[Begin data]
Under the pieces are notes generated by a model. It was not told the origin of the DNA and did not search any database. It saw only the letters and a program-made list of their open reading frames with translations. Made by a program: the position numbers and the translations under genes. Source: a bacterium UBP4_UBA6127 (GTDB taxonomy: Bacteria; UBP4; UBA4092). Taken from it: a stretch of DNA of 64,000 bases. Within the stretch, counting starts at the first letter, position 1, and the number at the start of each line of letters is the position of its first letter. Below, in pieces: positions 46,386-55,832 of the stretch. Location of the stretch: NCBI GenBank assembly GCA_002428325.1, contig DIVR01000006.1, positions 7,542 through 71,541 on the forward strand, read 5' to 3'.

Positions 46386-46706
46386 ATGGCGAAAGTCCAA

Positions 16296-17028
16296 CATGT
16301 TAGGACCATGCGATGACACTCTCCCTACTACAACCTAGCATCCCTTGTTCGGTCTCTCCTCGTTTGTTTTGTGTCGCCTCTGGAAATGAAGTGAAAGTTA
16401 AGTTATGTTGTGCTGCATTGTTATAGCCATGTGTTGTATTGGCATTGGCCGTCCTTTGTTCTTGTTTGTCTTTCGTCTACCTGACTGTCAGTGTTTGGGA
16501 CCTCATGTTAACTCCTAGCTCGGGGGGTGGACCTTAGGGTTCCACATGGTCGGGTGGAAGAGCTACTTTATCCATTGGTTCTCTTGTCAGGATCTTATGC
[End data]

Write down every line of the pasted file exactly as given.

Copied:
Under the pieces are notes generated by a model. It was not told the origin of the DNA and did not search any database. It saw only the letters and a program-made list of their open reading frames with translations. Made by a program: the position numbers and the translations under genes. Source: a bacterium UBP4_UBA6127 (GTDB taxonomy: Bacteria; UBP4; UBA4092). Taken from it: a stretch of DNA of 64,000 bases. Within the stretch, counting starts at the first letter, position 1, and the number at the start of each line of letters is the position of its first letter. Below, in pieces: positions 46,386-55,832 of the stretch. Location of the stretch: NCBI GenBank assembly GCA_002428325.1, contig DIVR01000006.1, positions 7,542 through 71,541 on the forward strand, read 5' to 3'.

Positions 46386-46706
46386 ATGGCGAAAGTCCAA

Positions 16296-17028
16296 CATGT
16301 TAGGACCATGCGATGACACTCTCCCTACTACAACCTAGCATCCCTTGTTCGGTCTCTCCTCGTTTGTTTTGTGTCGCCTCTGGAAATGAAGTGAAAGTTA
16401 AGTTATGTTGTGCTGCATTGTTATAGCCATGTGTTGTATTGGCATTGGCCGTCCTTTGTTCTTGTTTGTCTTTCGTCTACCTGACTGTCAGTGTTTGGGA
16501 CCTCATGTTAACTCCTAGCTCGGGGGGTGGACCTTAGGGTTCCACATGGTCGGGTGGAAGAGCTACTTTATCCATTGGTTCTCTTGTCAGGATCTTATGC